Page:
Multinational Division North Central. The companies             An equally significant observation during the
were not being managed by the 89th Military Police         assessment of the area of responsibility (AOR) was
Brigade. The remaining brigade elements were               that the maneuver unit boundaries crossed police
conducting detention operations at Camp Cropper and        station, district, and even provincial boundaries.
Camp Ashraf.                                               Although synchronization was often talked about, the
     The brigade headquarters quickly established its      reality was that there was very little synchronization
own battle rhythm. It continued to form as a combat        of police support efforts. The criminals and insurgents
team and complete the nearly six months of company-        had the opportunity to operate in many seams and used
sized deployment and redeployment operations while         the lack of police operations synchronization to their
simultaneously conducting combat support operations.       advantage. The U.S. Army saw this happen in Bosnia
The six months of establishing the combat team took        and Kosovo also. On the ground, police commanders
its toll on the brigade and battalion staffs as they       had to typically answer to two or more combat arms
managed this lengthy process while trying to perform       commanders who were trying to stabilize their own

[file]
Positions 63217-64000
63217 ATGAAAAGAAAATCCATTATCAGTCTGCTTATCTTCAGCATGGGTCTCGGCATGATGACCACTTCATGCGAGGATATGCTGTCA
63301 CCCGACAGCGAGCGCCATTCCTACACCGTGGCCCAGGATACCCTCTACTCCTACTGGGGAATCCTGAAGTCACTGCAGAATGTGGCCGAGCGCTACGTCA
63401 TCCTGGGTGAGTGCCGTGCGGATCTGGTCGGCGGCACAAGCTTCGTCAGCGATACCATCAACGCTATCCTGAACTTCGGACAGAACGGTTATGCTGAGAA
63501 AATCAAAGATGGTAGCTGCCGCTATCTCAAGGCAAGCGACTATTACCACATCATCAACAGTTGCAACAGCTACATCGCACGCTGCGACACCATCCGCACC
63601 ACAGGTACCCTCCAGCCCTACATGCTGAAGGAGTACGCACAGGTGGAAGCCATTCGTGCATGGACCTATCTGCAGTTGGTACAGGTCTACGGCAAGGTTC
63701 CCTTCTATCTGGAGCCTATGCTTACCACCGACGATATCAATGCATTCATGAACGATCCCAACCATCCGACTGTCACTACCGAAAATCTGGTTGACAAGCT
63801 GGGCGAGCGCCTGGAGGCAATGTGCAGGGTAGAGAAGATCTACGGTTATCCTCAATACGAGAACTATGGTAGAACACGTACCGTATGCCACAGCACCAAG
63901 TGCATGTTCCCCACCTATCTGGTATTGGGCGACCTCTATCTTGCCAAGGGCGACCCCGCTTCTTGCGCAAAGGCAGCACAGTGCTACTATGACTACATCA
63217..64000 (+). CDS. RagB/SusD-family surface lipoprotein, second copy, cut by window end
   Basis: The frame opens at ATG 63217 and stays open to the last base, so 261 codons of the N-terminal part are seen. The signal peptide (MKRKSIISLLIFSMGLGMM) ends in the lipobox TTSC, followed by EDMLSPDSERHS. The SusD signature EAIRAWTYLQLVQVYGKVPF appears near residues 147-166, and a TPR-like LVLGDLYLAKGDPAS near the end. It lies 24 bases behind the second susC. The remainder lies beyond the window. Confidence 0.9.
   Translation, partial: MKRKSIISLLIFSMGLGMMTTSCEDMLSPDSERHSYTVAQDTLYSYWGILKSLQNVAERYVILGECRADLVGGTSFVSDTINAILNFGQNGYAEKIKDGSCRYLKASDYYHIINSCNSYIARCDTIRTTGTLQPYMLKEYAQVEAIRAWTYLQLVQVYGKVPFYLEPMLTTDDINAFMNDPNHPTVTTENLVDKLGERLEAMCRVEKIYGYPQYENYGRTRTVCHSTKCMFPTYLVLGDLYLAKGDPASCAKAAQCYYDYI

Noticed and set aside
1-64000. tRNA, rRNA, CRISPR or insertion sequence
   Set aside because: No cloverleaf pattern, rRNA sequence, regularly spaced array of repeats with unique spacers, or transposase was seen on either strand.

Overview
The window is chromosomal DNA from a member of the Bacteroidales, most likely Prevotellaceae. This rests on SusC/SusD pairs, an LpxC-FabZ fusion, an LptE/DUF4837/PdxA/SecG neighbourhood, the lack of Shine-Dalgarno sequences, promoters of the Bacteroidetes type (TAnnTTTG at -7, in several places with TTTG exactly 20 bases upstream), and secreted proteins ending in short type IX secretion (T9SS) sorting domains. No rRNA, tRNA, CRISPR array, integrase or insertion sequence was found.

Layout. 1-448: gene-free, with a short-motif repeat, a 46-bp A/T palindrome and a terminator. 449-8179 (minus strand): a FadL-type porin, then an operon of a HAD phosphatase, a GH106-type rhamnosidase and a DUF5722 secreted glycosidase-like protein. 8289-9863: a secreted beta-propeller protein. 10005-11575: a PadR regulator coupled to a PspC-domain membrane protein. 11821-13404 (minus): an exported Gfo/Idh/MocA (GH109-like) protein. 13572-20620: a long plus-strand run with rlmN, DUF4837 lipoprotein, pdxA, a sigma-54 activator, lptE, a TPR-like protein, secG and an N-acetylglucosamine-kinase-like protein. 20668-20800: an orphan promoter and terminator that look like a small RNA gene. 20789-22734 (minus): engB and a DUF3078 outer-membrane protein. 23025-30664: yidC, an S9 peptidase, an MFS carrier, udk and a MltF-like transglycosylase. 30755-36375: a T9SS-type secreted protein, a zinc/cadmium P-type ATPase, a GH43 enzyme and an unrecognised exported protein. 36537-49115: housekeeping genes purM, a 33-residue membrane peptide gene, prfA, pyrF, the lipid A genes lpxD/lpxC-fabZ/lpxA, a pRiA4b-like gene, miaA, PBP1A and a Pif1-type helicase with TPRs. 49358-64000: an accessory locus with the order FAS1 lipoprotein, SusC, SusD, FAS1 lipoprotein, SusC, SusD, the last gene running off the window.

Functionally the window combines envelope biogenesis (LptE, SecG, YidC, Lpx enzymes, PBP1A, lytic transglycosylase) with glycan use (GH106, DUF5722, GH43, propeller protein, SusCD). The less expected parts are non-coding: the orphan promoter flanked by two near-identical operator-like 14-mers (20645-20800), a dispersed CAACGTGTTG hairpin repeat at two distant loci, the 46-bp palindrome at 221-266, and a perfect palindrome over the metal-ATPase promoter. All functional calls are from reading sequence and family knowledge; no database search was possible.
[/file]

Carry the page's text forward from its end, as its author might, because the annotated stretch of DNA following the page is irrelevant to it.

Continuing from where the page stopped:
combat operations. Evaluation reports, awards, leave       AORs. To say the situation resulted in confusion for
planning, and other administrative and support             Iraqi police leaders would be an understatement. They
operations were negatively affected by this extended       were frustrated and the Multinational Security and
process. In the future, condensing the deployment          Transition Corps-Iraq (MNSTC-I) and the Civilian
window to 60 to 90 days would enhance effectiveness.       Police Assistance and Training Team (CPATT) were
             Engaging Our Expertise                        somewhat ineffective in getting the Iraqi police to grasp
                                                           concepts such as responsibility, professionalism, the


W
            hen asked what help was needed at the Iraqi    rule of law, and fair and humane treatment of prisoners
           police stations, one squad leader from the      and to bring about genuine change.
           127th Military Police Company did not